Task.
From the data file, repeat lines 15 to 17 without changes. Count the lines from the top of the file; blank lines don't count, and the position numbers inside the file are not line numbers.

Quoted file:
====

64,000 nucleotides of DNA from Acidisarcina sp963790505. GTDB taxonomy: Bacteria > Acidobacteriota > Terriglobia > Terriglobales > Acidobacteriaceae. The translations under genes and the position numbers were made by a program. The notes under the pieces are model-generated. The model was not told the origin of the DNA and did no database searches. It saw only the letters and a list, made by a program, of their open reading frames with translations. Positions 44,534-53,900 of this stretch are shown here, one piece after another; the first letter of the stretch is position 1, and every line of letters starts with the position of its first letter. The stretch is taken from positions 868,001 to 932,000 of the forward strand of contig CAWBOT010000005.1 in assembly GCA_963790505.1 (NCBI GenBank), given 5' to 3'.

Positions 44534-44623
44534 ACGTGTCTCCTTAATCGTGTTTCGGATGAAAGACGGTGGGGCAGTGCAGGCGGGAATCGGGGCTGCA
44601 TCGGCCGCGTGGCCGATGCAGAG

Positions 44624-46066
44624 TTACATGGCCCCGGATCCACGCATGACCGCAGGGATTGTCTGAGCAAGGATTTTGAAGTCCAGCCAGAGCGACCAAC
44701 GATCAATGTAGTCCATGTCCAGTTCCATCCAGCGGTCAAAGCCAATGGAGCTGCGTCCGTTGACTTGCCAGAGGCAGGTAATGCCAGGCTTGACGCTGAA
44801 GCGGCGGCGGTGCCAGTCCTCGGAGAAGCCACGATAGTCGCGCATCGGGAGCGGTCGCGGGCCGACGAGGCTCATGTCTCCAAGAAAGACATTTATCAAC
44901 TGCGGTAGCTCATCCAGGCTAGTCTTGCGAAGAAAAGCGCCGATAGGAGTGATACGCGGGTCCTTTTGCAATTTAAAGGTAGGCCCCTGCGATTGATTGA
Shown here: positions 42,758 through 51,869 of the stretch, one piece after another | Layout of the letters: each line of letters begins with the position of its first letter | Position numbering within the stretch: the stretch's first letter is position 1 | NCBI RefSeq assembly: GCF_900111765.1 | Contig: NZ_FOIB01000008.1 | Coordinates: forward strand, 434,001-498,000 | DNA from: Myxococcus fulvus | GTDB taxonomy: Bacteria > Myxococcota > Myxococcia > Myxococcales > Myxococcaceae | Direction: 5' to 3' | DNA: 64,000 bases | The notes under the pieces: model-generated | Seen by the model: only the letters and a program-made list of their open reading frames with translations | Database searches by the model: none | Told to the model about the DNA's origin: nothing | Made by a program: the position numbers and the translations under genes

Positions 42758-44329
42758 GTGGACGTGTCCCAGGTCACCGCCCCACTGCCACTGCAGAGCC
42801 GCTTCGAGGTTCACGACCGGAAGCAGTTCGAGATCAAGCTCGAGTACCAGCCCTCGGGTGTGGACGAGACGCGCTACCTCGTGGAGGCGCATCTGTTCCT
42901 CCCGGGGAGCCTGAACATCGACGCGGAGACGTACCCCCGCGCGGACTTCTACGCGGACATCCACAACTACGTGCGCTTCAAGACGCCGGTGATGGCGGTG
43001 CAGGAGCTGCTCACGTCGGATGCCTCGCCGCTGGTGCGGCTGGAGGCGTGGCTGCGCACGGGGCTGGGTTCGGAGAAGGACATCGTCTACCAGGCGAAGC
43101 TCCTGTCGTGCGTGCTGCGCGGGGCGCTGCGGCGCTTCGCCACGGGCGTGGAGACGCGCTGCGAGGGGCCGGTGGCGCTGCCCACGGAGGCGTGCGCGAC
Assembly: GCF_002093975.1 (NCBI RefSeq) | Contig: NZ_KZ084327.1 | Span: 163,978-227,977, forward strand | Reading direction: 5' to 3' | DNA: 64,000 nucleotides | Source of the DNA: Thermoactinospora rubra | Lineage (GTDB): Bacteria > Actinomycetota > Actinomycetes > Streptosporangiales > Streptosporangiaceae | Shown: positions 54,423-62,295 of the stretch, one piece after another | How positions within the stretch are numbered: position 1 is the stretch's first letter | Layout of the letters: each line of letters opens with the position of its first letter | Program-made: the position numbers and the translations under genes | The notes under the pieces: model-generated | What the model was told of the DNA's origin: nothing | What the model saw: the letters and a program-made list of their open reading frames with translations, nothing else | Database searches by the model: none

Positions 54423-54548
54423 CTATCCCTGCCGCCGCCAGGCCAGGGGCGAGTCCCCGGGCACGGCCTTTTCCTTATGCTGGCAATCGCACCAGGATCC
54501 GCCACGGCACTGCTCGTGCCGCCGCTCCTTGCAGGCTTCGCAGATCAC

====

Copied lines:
43001 CAGGAGCTGCTCACGTCGGATGCCTCGCCGCTGGTGCGGCTGGAGGCGTGGCTGCGCACGGGGCTGGGTTCGGAGAAGGACATCGTCTACCAGGCGAAGC
43101 TCCTGTCGTGCGTGCTGCGCGGGGCGCTGCGGCGCTTCGCCACGGGCGTGGAGACGCGCTGCGAGGGGCCGGTGGCGCTGCCCACGGAGGCGTGCGCGAC
Assembly: GCF_002093975.1 (NCBI RefSeq) | Contig: NZ_KZ084327.1 | Span: 163,978-227,977, forward strand | Reading direction: 5' to 3' | DNA: 64,000 nucleotides | Source of the DNA: Thermoactinospora rubra | Lineage (GTDB): Bacteria > Actinomycetota > Actinomycetes > Streptosporangiales > Streptosporangiaceae | Shown: positions 54,423-62,295 of the stretch, one piece after another | How positions within the stretch are numbered: position 1 is the stretch's first letter | Layout of the letters: each line of letters opens with the position of its first letter | Program-made: the position numbers and the translations under genes | The notes under the pieces: model-generated | What the model was told of the DNA's origin: nothing | What the model saw: the letters and a program-made list of their open reading frames with translations, nothing else | Database searches by the model: none